Graham Reid | | 1 min read
Clearly timed to ride the coattails of the film The Runaways about this seminal all-girl band of the the Seventies which launched the careers of Joan Jett and Lita Ford and (based on the memoir Neon Angel by lead singer Cherie Currie), the re-presentation of a doco made by the band's former bassist Vicky Blue should be an object lesson in just how exploitive, abusive (emotionally and physically) and uncaring the music business can be.
Put together by the odious Kim Fowley, the five girls in the group were in their mid teens and were promised fame, stadiums to play in and lots of money. What they weren't told is that the fame might come, and the stadiums too -- but only after a slog through seedy clubs and small halls -- but the money would be going directly to Fowley and others.
He put them in "boot camp" and was verbally abusive from day one, threw things at them while they rehearsed so they would get used too it if it happpened on the road, and hooked in a sleazy road manager who at 29 slept with all but one of them and had a relationship with 16-year old Currie.
Then things got really bad: drugs and alcohol, fights and factions . . .
As they note in interviews from the early 2000s, they were all girls from very different backgrounds who had little in common, and to hear them tell it they formed ever-changing cliques just like pre-teens in school. Then their periods synchronised so there were times every month when the air was explosive. The little lesbian flings by Currie with two others in the band can hardly have helped. There was also an abortion.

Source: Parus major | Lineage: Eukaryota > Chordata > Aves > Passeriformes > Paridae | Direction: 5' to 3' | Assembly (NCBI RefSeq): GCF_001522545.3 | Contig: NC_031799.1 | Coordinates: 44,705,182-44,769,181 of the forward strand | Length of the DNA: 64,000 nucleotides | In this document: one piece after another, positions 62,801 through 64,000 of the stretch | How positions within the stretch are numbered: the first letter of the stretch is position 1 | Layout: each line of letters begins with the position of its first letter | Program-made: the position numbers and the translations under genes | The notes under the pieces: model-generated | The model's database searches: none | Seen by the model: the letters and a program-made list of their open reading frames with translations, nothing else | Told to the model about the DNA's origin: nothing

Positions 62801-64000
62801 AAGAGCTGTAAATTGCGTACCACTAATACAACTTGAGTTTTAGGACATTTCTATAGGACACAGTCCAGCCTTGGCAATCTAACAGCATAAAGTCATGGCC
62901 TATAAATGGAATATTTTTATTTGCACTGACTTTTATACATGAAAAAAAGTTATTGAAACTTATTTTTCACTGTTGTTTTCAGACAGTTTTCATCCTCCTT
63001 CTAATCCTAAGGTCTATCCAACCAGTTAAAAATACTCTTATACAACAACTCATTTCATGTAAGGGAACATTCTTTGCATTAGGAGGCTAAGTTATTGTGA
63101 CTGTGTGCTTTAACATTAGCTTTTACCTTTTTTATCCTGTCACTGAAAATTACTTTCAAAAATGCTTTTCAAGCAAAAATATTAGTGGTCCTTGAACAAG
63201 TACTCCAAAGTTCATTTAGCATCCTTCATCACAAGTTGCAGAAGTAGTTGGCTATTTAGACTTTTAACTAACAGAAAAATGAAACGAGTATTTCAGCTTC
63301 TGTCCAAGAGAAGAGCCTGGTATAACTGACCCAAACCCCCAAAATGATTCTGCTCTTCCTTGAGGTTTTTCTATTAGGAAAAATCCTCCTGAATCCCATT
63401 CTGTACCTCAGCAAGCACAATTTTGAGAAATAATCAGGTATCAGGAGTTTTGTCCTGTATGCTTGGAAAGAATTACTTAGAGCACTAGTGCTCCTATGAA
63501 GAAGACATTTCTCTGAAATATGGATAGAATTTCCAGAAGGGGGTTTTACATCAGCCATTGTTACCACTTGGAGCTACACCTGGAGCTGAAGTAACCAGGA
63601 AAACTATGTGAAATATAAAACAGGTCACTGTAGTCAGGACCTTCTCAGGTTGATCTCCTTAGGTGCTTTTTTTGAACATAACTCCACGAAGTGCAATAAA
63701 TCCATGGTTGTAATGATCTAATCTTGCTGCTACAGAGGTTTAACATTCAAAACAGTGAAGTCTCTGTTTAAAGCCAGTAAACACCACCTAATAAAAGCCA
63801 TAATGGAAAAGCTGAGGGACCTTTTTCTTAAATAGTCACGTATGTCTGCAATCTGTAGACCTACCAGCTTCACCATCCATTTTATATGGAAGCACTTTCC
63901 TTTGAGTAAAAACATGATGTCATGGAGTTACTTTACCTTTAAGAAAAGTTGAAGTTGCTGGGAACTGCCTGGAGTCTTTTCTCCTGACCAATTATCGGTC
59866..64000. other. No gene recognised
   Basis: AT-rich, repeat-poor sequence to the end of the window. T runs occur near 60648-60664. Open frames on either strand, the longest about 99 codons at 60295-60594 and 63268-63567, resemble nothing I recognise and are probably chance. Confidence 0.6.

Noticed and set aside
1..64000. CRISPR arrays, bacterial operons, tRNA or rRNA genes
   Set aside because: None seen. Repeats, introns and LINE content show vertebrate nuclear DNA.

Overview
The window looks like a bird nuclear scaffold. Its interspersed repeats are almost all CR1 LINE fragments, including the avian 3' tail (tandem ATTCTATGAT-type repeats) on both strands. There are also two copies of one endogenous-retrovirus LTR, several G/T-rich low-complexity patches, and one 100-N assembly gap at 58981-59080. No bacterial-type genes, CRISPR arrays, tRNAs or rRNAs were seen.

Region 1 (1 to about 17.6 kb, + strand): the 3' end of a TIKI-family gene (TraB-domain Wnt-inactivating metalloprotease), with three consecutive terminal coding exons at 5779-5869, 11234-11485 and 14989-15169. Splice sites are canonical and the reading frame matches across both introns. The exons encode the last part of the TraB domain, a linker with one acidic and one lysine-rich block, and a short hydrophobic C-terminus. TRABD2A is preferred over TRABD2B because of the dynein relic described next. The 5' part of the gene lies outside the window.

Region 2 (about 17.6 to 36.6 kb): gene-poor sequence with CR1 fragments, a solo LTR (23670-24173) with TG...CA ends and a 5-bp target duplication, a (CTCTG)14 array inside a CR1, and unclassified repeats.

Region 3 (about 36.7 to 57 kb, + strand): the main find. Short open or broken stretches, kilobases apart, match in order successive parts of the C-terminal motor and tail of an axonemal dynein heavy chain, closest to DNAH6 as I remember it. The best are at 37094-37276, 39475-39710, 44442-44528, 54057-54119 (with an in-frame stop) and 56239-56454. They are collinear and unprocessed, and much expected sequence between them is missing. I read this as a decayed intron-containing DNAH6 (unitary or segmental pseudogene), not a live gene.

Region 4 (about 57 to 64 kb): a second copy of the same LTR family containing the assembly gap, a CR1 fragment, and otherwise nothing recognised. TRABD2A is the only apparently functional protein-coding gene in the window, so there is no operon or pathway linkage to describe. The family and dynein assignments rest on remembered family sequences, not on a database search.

Interviewed now they reflect on all this with venom towards Fowley and others, and a degree of sadness that it all went so wrong when they actually made some good stomping rock'n'roll.
Drummer Sandy West (whose life after the band broke up in '80 sounds even more dangerous and on-the-edge) wishes they could all get together and tour again. But it is telling that Joan Jett didn't participate in this and that for the most part the former members are interviewed separately. There doesn't seem to be much love between them.
You suspect nothing would induce the still glamorous Currie and first bassist Jackie Fox (who cracked, tried to committ suicide then quit) to get back out there again.
And who could blame them? If your first contact with the music businesss was Kim Fowley -- who is interviewed here and makes you feel unclean -- then you'd be heading straight back to the boring suburbs as fast as you tried to escape them.
A sad story told with regret, anger and just a few flashes of pleasure, and not enough live footage to convey just how stonking they once were and poorer for the absence of Jett's voice.